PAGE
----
It’s been a while since there’s been enough room in the Bulletin for a ti morceau, but we’re still dealing with the Church’s funeral rituals. Death is vitally important to all people, of course, not just Catholics, but our Church knows from Sacred Scripture and Sacred Tradition not only what to believe but also how to deal with it.
One part of the Church’s worship that is little-practiced nowadays can still be very important at times. Did you know that both the Order of Pastoral Care of the Sick, and the Order of Christian Funerals contains special prayers and liturgical rites to be prayed when death is near, on the occasion of death itself, and when the faithful gather in the presence of the body of one recently-deceased?
Perhaps it’s because the suddenly-sick so often now are whisked away in emergency vehicles to hospital settings, and those lingering in terminal illness are placed in long-term hospice care, but it’s been my experience that fewer and fewer opportunities like these are being taken. Still, believers ought to join together, first merely to be present to those close to death and to each other at such an important time in life, and then, second, at these times to invoke God’s grace. As one Church text puts it, “Christians have the responsibility of expressing their union in Christ by joining the dying person in prayer for God’s mercy and for confidence in Christ” (RAPCS, no. 213). What is more, it can be particularly comforting for an ordained minister of the Church – that is, a priest or deacon – to be present at such moments and by his leadership direct the faithful’s attention despite their quite proper emotions and other concerns. There is a natural human anxiety about death, but prayerful discipleship notices and imitates Christ in His suffering and dying. Even if the dying person is not aware of what’s going on – and we should not be too quick to judge this to be so! – the family and others who are gathered draw consolation and strength from shared presence and prayers.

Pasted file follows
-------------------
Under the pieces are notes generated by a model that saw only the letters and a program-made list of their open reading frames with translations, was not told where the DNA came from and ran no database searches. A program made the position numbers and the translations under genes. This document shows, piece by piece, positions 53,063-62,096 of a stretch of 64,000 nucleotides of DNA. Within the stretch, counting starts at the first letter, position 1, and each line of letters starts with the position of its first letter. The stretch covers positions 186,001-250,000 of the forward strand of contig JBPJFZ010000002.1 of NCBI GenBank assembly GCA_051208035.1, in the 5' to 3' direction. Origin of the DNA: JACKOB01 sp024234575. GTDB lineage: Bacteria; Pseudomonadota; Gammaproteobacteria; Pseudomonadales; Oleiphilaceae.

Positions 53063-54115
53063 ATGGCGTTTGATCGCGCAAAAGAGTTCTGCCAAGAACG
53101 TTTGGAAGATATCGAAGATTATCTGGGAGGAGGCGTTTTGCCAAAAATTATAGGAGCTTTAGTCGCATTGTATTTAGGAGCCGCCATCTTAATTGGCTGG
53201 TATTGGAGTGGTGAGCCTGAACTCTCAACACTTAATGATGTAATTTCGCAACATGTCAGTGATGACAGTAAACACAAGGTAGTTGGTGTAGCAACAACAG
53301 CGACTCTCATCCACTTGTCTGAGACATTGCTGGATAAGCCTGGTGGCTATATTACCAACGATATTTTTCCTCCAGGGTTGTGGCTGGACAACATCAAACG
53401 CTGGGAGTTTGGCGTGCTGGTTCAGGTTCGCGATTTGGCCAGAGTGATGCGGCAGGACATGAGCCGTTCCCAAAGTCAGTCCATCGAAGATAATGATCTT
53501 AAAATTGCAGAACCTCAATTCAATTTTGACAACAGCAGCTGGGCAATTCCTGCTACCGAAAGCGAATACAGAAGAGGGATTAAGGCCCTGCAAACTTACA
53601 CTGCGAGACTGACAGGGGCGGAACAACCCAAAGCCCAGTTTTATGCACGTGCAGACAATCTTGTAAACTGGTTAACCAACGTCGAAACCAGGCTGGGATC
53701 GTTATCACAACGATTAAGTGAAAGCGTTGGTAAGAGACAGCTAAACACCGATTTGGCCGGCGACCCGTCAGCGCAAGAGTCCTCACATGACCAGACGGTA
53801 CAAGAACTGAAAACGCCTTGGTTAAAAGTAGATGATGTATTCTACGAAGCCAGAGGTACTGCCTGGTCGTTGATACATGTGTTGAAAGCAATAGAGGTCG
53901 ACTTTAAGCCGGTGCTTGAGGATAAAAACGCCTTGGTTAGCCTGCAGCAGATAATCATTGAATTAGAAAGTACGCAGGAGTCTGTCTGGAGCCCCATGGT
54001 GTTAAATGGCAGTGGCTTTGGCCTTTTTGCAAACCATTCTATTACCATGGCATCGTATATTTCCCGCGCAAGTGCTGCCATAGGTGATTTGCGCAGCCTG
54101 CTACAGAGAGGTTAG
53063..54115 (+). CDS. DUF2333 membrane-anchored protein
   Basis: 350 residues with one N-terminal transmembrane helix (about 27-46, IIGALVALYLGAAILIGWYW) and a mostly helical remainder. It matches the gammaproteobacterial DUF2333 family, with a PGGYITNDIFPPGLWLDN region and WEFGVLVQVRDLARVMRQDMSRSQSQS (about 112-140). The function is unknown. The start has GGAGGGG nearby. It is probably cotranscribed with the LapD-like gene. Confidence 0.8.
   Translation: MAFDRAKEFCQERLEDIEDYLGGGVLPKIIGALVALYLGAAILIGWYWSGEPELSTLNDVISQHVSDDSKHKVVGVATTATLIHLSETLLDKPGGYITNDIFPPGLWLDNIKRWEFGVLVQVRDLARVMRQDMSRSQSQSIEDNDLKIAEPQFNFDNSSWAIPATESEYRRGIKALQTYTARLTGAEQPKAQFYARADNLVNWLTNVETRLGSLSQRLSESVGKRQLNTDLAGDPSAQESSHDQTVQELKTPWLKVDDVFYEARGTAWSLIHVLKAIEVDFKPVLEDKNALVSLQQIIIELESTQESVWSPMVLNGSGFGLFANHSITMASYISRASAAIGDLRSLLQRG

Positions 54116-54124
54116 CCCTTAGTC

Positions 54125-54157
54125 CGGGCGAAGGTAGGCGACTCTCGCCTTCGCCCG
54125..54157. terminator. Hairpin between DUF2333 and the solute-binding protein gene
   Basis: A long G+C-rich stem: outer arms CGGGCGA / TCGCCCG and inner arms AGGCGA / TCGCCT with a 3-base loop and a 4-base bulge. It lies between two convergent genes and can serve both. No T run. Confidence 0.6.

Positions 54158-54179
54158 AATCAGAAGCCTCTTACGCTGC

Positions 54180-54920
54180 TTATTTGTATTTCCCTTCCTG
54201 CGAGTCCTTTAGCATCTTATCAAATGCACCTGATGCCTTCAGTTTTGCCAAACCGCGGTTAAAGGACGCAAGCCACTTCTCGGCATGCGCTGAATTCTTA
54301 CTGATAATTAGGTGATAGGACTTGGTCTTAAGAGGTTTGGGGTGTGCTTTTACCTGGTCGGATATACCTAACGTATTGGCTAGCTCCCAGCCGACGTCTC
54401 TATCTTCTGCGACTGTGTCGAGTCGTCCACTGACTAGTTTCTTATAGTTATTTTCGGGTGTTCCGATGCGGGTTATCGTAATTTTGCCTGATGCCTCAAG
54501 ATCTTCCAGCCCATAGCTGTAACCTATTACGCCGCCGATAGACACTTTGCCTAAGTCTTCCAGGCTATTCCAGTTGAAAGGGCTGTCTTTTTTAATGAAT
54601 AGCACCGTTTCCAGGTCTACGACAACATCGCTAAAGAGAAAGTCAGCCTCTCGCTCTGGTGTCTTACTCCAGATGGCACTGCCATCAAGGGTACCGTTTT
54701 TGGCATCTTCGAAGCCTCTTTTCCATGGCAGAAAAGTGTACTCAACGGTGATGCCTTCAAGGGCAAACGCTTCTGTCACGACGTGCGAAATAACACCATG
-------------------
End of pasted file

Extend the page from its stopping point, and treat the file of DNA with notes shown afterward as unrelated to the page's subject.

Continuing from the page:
To gather at the time of death and then to pray expresses faith in that most essential focus of our faith, something called the Paschal Mystery: true and valuable life for us comes only through the suffering and death of Jesus Christ. While our participation in the Eucharist, which renews and recreates the Lord’s paschal sacrifice is the Church’s usual “peak moment” realizing this (see the Catechism of the Catholic Church, arts. 1322-1419), it by no means is the only one!